Tags: Art, Europe, Film, France, China, Painting, Culture, Asia Pacific, Art and design, World cinema, Pearl Earring, Apichatpong Weerasethakul, Bingbing, Fan Bingbing, Melvil Poupaud, Charles de Meaux


Portrait of a mentor: 'granddaddy' of National Art School campus finds himself the subject

Papua New Guinean student Lesley Wengembo has painted campus assistant Mal Nagobi for Australia’s famous Archibald prizeAlongside Malachi Nagobi, progress across the august grounds of the National Art School in Sydney is constantly – happily – impeded.“Mal!” comes a voice, “hello Mal,” another. Every handful of steps, another person wants to stop to chat. Continue reading...
Tags: Art, Australia, World news, Asia Pacific, Art and design, Sydney, Papua New Guinea, Fiji, Pacific Islands, National Art School, Lesley Wengembo, Mal Nagobi, Malachi Nagobi


Tokyo's public toilets may be transparent – but at least they're building some

Going to the toilet used to be a public activity. Will Japan’s see-through stalls take us back to the days before the S-bend brought lavatories indoors? At the Happiness and Prosperity service station in the rural reaches of Sichuan province, I prepared to face the public toilet. We had been driving for hours, and my need was urgent, but I still hesitated. Not because the service station was unclean: the restaurant was pristine, and the food cheap and fabulous. It was because of the doors. There...
Tags: Japan, Design, Society, World news, Public services policy, Culture, Architecture, Asia Pacific, Art and design, Tokyo, Urbanisation, Hygiene, Social trends, Sichuan, Parks and Green Spaces


Bird figurine is earliest Chinese artwork ever discovered, say experts

‘Refined’ 2cm carving found in Henan dates to palaeolithic period up to 13,000 years agoA tiny figurine of a bird, carved from burnt bone and no bigger than a £1 coin, is the earliest Chinese artwork ever discovered, according to an international team of archaeologists. The carving, less than 2cm in length, has been dated to the palaeolithic period, between 13,800 and 13,000 years ago, which pushes back the earliest known date of east Asian animal sculpture by more than eight millennia.  Continu...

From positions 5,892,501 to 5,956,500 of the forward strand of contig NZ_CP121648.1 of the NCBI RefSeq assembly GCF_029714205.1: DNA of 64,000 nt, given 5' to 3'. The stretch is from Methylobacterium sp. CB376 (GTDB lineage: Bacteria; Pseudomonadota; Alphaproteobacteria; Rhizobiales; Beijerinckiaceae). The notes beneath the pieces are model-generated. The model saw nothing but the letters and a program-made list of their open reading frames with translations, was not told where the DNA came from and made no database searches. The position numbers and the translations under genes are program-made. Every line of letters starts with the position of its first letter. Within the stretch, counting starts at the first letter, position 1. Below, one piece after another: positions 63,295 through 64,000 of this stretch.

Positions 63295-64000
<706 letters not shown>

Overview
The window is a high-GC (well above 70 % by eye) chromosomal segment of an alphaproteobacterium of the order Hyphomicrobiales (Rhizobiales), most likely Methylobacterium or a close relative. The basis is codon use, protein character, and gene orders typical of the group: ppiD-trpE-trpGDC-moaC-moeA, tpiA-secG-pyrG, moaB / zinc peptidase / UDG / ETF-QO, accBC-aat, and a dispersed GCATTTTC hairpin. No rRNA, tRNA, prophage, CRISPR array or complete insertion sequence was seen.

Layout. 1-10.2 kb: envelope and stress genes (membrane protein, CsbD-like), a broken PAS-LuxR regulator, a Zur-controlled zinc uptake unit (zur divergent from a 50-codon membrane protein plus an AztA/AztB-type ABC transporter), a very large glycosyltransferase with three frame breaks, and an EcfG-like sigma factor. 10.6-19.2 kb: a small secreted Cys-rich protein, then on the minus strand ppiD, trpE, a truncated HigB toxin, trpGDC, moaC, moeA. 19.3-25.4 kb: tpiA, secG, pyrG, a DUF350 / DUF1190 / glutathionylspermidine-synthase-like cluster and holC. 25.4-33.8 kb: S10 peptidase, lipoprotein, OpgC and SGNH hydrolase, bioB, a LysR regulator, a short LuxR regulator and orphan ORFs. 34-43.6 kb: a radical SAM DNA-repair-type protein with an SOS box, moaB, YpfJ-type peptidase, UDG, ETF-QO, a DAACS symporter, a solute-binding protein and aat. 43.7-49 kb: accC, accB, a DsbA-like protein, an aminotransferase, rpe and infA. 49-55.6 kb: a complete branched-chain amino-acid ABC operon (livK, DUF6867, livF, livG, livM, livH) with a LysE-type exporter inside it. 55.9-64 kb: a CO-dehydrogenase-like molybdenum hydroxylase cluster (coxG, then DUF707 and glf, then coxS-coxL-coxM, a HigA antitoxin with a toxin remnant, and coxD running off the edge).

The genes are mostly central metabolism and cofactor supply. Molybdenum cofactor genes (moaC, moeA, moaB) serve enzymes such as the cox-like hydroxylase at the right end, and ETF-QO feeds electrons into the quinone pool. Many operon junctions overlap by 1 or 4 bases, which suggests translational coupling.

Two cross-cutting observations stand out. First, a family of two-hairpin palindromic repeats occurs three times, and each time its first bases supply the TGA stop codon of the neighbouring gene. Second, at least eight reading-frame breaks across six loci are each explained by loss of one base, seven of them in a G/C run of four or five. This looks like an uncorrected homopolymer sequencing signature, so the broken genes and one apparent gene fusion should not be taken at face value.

Tags: Art, Science, China, World news, Culture, Asia Pacific, Art and design, Sculpture, Archaeology, Henan


Ai Weiwei: 'I became the enemy of the established power, but without a crime'

The artist reflects on the events that inspired Hampstead theatre’s #aiww: The Arrest of Ai Weiwei, streamed by the Guardian this monthYou began an 81-day confinement on 3 April 2011. What happened that day?That day, I woke up and prepared to go to the airport with my assistant Jennifer, who had begun working with me not long before. This was our first trip together and we were going to go to Taiwan to prepare for an exhibition opening later that autumn. Our flight was to Hong Kong where we woul...
Tags: Hong Kong, China, Theatre, World news, Taiwan, Culture, Beijing, Asia Pacific, Art and design, Stage, Freedom Of Speech, Taipei, Ai Weiwei, Hampstead, Jennifer, Hampstead Theatre


10 Covid-busting designs: spray drones, fever helmets, anti-virus snoods

Companies the world over are directing their ingenuity at the fight against the coronavirus. Here are the front-runners, from sanitising robots to a 3D-printed hospital wardDesigners, engineers and programmers have heard the klaxon call. The last few weeks have seen a wave of ingenuity unleashed, with both garden-shed tinkerers and high-tech manufacturers scrambling to develop things that will combat the spread of Covid-19.Many of their innovations raise as many questions as they answer, though....
Tags: Apps, South Korea, Science, Design, Technology, Education, China, Research, UK News, World news, Culture, Architecture, Asia Pacific, Infectious Diseases, Art and design, Research and development


Green design at Te Mirumiru center honors Maori history

Architecture encompasses a lot of things. It’s art. It’s function. It’s culture. The Te Mirumiru Early Childhood Education Centre is an example of all three, with the added achievement of a low environmental impact.  The setting is Kawakawa, New Zealand, and the client is a Maori tribe looking for a school that represents the history of the land and its people. In coordination with Collingridge and Smith Architects (CASA), the project adopted many symbols from the beliefs of the Maori people. T...
Tags: Design, Bali, Architecture, Asia Pacific, New Zealand, Green Building, Australasia, Green Design, Green Roof, Passive Design, Green School, Collingridge, Sustainable Architecture, Greenstar, World Green Building Council, Te Mirumiru


You still hear the people sing: Les Mis protest anthem blazes from France to China

The defiant lyrics to the classic Les Misérables track are reverberating through uprisings in Hong Kong and ChinaIt has soared during an airport sit-in, united street protests and drowned out the Chinese national anthem at a school assembly. Do You Hear the People Sing?, the defiant chorus from the musical Les Misérables, has become a song of protest in Hong Kong and, more recently, mainland China. Explicit references to Li Wenliang, the Wuhan doctor censured for his warnings about the coronavir...
Tags: Hong Kong, Science, Musicals, France, China, Theatre, UK News, World news, Culture, Asia Pacific, Stage, Les Miserables, Wuhan, Weibo, Les Mis, Herbert Kretzmer